W/c 21st March saw a team of about a dozen people carry out a comprehensive fieldwalking survey in Hall Field. We were treated to pretty reasonable weather (at least there was no hail this year!) all week. The only complication encountered was that the field had not been ploughed since last year and was still covered with crop stubble up to 10 cm high in places), making spotting finds extremely difficult in places.
Why was Hall Field chosen? Although part of the field had been fieldwalked in previous years, this had been along the eastern side of the field. With interest in reviving work on the Roman Project, it was considered that the western side of the field (adjoining Chalk Pit Field) would need to be completed in advance of any excavation taking place.
Map showing extent of fieldwalking completed during w/c 21st March 2016
The last time excavation had been carried out in the immediate vicinity was in 2006, where work on the Late Iron Age/Roman farmstead in the SE corner of Chalk Pit Field (just the other side of the hedge from where we started our grid) had given a tantalising insight as to what the site may hold.
The fieldwalking carried out over four days, working in an east-west direction, delivered an abundant amount of CBM and pottery, along with some slag. Animal bones, shell and flint were notable by their absence.
The pottery included Middle and Late Iron Age, although the majority appeared to be Roman. A number of sherds of Glazed Grimstonware were also found. A full analysis of the pottery found will be carried out over the coming months. Much of the CBM and pottery was being collected along the western field boundary, although Hall Field appears to have another post-glacial gulley feature that runs across the field in a NE-SW alignment and many finds had been ploughed across the field into this.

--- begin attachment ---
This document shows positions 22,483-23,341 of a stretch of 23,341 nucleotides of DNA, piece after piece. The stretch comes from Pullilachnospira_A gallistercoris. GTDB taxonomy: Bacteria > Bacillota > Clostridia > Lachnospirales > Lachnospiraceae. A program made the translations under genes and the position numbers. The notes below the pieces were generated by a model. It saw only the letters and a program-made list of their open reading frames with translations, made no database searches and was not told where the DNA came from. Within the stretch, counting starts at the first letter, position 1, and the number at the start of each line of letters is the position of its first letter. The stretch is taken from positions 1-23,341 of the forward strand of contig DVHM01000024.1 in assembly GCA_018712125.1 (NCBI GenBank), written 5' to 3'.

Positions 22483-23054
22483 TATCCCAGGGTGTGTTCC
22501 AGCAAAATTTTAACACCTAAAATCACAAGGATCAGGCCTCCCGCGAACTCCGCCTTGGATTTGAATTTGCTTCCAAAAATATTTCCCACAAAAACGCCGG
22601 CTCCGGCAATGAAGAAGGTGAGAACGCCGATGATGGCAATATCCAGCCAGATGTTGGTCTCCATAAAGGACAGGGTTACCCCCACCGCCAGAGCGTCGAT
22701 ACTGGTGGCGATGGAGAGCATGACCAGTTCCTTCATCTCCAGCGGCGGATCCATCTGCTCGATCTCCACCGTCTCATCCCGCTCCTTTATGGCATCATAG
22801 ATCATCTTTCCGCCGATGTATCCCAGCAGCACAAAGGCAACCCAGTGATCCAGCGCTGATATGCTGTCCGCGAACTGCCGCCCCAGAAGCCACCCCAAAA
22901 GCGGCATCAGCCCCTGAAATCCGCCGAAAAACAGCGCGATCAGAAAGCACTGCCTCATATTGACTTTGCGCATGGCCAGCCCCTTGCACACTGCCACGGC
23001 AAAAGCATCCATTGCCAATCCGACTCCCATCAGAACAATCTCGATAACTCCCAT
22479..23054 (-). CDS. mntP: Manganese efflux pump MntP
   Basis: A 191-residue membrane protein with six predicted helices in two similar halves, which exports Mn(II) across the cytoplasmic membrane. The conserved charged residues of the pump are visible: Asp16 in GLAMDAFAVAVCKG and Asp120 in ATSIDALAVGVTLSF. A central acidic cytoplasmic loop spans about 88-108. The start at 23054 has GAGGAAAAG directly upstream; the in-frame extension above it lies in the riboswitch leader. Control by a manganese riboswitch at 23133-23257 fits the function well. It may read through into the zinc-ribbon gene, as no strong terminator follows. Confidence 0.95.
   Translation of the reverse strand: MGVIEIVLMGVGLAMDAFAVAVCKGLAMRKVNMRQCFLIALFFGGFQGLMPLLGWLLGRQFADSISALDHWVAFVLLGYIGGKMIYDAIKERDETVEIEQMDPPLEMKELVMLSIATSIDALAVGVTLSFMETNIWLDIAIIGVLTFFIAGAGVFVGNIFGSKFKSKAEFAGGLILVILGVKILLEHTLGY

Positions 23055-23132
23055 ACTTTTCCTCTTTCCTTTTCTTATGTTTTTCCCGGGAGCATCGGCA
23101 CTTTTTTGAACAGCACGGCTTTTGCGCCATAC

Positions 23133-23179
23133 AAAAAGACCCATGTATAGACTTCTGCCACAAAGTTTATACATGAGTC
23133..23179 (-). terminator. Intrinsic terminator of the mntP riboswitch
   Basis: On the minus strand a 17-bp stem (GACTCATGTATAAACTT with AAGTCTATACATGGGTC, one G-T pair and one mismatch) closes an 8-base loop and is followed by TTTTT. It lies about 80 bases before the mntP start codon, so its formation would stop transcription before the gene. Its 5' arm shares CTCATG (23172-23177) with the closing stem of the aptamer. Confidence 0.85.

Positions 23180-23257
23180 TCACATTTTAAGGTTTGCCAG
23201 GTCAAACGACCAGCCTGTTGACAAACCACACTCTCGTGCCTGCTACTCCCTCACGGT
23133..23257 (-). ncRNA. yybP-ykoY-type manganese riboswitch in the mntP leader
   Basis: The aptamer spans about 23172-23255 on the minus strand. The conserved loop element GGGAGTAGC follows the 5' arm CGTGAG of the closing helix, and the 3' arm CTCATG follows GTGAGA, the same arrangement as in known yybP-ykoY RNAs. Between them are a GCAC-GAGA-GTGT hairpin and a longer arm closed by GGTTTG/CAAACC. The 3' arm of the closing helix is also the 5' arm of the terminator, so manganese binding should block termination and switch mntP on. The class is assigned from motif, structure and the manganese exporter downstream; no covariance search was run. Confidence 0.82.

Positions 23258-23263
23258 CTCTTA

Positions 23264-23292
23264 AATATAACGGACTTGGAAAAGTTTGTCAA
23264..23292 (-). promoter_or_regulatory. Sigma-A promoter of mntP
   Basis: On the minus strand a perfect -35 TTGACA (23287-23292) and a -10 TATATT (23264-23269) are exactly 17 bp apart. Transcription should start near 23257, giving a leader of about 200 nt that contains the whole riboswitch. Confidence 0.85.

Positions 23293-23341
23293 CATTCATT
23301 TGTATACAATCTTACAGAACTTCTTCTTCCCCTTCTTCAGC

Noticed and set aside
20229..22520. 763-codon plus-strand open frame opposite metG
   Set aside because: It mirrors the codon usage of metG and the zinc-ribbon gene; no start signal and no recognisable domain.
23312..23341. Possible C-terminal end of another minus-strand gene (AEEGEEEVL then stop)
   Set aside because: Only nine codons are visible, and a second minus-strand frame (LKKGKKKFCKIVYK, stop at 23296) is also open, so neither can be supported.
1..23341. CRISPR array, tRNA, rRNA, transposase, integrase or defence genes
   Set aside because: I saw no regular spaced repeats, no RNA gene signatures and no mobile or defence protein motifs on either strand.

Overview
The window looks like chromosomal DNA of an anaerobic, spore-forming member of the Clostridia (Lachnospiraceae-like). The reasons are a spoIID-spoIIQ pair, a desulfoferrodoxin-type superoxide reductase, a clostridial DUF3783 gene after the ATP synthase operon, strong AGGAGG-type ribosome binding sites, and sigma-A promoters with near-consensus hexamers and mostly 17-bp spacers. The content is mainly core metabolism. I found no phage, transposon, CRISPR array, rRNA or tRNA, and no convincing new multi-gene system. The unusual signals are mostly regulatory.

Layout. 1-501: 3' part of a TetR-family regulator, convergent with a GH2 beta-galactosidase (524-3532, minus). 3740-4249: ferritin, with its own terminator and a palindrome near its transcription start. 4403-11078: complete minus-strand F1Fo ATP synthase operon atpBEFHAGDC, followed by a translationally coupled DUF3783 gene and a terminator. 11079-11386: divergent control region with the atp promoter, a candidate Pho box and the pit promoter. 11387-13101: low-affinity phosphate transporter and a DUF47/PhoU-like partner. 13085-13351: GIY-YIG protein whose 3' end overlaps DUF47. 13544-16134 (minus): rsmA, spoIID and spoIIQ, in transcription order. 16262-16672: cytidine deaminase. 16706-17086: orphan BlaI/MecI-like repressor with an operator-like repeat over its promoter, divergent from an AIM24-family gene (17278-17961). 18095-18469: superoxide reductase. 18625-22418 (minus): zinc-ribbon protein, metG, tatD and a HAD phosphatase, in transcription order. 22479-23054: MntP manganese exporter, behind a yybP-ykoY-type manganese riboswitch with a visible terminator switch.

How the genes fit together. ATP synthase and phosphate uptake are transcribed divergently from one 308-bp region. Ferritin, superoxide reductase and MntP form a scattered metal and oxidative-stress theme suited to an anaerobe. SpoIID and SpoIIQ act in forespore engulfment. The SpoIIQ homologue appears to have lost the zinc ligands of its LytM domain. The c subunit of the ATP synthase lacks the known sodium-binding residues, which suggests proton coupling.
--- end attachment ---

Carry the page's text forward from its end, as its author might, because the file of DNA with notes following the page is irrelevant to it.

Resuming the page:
In addition to the fieldwalking, some metal detecting was also carried out. The most successful detectorist of the week by far was Melinda Barham. She discovered numerous metal finds (many of which give affirmation to this area’s importance) and while a full analysis on these finds is still being carried out, these are the summary details to date:
HF16 001 - Roman coin (identification pending) – obverse
HF16 001 – Roman coin (identification pending) – reverse
HF16 HF16 002 – Romano-British dolphin brooch (1st century AD)
HF16 003 – Medieval English “sterling bust” type jetton dating from c. 1280-1340 – obverse
HF16 003 – Medieval English “sterling bust” type jetton dating from c. 1280-1340 – reverse
HF16 004 – Roman radiate coin – obverse
HF16 004 – Roman radiate coin – reverse
HF16 005 – Roman Sestertius of Lucilla (daughter of Emperor Marcus Aurelius) AD 164-169 – obverse
HF16 005 - Roman Sestertius of Lucilla (daughter of Emperor Marcus Aurelius) AD 164-169 – reverse
HF16 006 -Late Iron Age silver unit, mid 1st century BC – obverse
HF16 006 - Late Iron Age silver unit, mid 1st century BC – reverse
HF16 007 - Hepplewhite drawer pull, late 18th century
In addition, three 0.5 cal. WWII cartridge cases were also found. All three date from 1942 and were probably discarded from an aircraft as it headed back to a local airfield.